Home / Various and Sundry / Living in Mexico / Lies, insinuations, and innocence in the Yucatan

Lies, insinuations, and innocence in the Yucatan

We all create our own reality. We see things through our own filters. I believe that. My Mexican experience is totally colored by my perceptions and attitude. I like to think of myself as friendly and helpful so of course I believe that most people are friendly and helpful.It doesn’t hurt that I have grey hair and look like your mother.

Case in point, Sunday, BK, another girl friend, and I decided to check out the crafts fair at the Siglo 21. BK greeted me by saying,“There’s a noise under the hood because a piece of plastic has come loose and is flapping in the wind. I’ll have the mechanic check it on Monday”. In March, the Honda had been a victim of a hit and run accident while parked on an otherwise empty street. The bumper had suffered some damage along with the undercarriage. The dealership was supposed to have replaced the plastic housing, apparently they hadn’t fastened it well.

As we traveled down the road, the noise got progressively louder. Arriving at the convention center, we drove around the side to the parking lot. As we passed over a raised cross walk, a sweating middle-aged policeman flagged us down. He motioned to BK to roll down her window.

Leaning into the window, he gravely intoned, “Something beneath your car is scraping the road”.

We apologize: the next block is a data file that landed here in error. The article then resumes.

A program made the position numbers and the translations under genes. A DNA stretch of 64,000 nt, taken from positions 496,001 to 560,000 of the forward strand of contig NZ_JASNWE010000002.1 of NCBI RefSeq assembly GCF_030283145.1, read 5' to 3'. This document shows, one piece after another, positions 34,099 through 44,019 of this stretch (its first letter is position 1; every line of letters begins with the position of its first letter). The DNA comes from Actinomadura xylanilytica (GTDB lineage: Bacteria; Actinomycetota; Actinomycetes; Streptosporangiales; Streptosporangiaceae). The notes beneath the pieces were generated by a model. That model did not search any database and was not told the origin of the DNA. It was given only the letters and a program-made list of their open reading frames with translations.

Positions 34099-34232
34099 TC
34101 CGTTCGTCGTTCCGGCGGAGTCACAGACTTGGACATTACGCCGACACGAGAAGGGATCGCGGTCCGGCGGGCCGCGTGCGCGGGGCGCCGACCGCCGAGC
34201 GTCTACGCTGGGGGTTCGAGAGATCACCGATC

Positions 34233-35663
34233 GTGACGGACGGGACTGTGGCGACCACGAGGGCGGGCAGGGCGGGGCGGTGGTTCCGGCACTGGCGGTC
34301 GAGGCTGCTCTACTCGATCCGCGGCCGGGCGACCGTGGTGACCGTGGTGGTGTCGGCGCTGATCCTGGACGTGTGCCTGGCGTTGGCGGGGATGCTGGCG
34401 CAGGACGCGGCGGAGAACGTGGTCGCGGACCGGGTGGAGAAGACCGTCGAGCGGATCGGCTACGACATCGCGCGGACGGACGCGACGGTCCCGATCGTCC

“Oh, my, thank you. Thank you so much for informing us.” I rudely talked across BK, knowing that her Spanish wasn’t up to the challenge. “As soon as we park, we’ll check into the situation.”

I assumed that having pointed out the problem, we were free to go, but I was wrong. The officer had more information to impart.” You are damaging the roadway.” Shaking his head he frowned,”That is a very big infraction, damaging the public highway. You could get a very big fine.”

“Goodness, how horrible, I am so glad that you warned us. We will take care of it immediately once we park.”

Officer Good Samaritan pointed vaguely towards the parking lot on our right, “You can park right there.”

Once again, thanking him profusely for taking the time to impart his words of wisdom on us, BK wasted no time zipping into the parking lot.

BK being the practical woman that she is,coupled with the fact that the car is over twelve years, the Honda’s trunk holds an interesting assortment of things from duct tape to jumper cables. While I gingerly squatted on the pavement hanging on to the bumper while deftly avoiding sitting directly on an oil stain, she fished around in the trunk. I peered at the undercarriage, where a tattered and ravaged sight greeted me. The housing didn’t look new, it looked like the dealership had used heavy duty zip ties to secure the worn and decrepit looking housing. Many years of relentless Yucatan heat had turned the plastic fragile and friable. The purple zip ties however, were in pristine condition, they had held up just fine, dangling like cheap hoop earrings, decorative but not functional.  My long dormant macramé skills called into play, I passed the rope through various apertures,  tying it off to the bumper with each pass. The bumper now resembled a birthday present wrapped by an over ambitious two year old, but it was in no danger of gouging holes in the obviously delicate macadam.